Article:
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used in The Brothers Karamazov

5 uses
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behaving with excessive self-importance — often with exaggerated dignity or ceremonial splendor

or more rarely:  showing ceremonial splendor (pomp)
  • "Sne-gi-ryov?" the doctor said loudly and pompously.
    Book 10 — The Boys (81% in)
  • The Pole gasped with offended dignity, and quickly and pompously delivered himself in broken Russian: "Pani Agrafena, I came here to forget the past and forgive it, to forget all that has happened till to-day—"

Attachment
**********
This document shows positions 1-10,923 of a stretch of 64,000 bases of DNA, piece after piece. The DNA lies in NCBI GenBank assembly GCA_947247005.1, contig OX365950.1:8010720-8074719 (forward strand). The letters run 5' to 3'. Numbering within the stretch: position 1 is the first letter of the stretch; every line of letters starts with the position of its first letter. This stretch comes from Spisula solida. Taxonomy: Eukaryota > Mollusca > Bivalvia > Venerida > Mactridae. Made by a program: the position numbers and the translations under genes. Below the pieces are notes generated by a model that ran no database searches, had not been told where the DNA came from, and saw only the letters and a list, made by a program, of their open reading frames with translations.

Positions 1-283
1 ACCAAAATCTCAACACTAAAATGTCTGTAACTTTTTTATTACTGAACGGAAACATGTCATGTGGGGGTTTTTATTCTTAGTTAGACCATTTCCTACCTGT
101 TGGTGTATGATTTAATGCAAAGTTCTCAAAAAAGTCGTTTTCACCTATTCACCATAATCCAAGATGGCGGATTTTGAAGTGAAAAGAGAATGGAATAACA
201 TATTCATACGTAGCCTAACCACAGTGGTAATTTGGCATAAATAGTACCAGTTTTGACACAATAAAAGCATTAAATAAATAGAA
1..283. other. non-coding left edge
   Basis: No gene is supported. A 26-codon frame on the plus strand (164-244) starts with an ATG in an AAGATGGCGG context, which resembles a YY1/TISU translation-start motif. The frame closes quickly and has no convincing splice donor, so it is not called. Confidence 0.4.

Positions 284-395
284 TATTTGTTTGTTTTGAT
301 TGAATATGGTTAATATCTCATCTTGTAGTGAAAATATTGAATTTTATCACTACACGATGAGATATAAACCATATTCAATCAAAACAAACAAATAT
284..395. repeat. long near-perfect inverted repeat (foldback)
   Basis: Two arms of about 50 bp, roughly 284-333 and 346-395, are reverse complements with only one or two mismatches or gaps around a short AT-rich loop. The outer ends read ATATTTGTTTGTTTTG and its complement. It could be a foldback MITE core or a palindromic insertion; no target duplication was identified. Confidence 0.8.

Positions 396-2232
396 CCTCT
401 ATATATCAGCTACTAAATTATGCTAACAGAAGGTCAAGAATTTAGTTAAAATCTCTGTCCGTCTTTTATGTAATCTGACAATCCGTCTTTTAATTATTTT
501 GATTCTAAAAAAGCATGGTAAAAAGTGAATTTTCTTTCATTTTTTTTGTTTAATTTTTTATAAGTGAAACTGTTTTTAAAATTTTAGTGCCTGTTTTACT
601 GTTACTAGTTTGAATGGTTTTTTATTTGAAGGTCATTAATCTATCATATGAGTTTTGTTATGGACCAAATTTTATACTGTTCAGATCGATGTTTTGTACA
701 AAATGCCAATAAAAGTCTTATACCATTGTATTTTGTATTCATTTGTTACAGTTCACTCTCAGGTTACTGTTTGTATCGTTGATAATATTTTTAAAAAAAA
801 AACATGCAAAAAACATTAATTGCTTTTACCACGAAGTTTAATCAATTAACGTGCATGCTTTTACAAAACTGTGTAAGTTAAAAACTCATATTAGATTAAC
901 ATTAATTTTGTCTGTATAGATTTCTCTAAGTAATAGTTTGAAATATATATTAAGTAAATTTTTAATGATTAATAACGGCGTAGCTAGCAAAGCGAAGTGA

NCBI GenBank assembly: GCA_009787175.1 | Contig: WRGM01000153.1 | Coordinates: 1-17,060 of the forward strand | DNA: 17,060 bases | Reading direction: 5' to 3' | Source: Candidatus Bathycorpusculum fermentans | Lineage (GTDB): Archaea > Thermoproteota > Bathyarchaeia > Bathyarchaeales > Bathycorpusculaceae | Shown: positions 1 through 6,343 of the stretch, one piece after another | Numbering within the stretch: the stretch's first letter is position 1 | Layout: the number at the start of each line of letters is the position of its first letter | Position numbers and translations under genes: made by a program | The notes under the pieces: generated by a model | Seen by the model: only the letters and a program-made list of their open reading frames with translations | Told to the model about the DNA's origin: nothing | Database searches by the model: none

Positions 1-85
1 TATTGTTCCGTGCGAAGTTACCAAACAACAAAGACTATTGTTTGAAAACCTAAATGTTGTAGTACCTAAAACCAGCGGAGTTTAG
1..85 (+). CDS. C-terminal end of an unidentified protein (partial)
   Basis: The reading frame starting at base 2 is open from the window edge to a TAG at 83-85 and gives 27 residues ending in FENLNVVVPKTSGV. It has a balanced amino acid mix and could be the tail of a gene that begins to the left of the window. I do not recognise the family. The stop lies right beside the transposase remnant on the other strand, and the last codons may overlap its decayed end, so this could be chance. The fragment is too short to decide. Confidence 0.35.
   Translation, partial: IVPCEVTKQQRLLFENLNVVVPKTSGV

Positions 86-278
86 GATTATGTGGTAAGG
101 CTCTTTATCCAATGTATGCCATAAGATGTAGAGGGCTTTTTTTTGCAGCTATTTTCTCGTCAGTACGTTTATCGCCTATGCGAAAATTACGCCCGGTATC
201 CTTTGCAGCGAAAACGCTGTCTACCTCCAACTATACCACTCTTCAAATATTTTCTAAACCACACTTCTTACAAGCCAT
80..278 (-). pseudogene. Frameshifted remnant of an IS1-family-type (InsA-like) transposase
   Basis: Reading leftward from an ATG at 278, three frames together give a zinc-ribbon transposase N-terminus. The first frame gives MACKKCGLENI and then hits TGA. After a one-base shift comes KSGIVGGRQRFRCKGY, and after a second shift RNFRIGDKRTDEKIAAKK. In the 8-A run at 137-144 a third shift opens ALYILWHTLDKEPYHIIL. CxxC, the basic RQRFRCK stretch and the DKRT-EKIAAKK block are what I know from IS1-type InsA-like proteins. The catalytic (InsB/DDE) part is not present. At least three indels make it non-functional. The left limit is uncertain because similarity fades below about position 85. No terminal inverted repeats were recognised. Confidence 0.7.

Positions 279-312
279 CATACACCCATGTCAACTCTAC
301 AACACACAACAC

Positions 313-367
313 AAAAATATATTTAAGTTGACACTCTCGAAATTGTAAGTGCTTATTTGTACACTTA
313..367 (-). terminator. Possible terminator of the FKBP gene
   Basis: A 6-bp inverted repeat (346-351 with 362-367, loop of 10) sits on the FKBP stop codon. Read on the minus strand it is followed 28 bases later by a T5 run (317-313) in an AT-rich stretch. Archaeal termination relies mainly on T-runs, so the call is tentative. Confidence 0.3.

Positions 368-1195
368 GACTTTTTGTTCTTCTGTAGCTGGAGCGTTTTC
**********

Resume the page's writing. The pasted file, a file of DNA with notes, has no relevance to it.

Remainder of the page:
Book 8 — Mitya (83% in)
  • A whole series of letters had followed—one every day—all as pompous and rhetorical, but the loan asked for, gradually diminishing, dropped to a hundred roubles, then to twenty-five, to ten, and finally Grushenka received a letter in which both the Poles begged her for only one rouble and included a receipt signed by both.
    Book 11 — Ivan (4% in)
  • But Grushenka was surprised at their meeting her with arrogant dignity and self-assertion, with the greatest punctilio and pompous speeches.
    Book 11 — Ivan (4% in)
  • Pan Mussyalovitch introduced a terrible number of Polish words into his sentences, and seeing that this only increased his consequence in the eyes of the President and the prosecutor, grew more and more pompous, and ended by talking in Polish altogether.
    Book 12 — A Judicial Error (14% in)

There are no more uses of "pompous" in The Brothers Karamazov.

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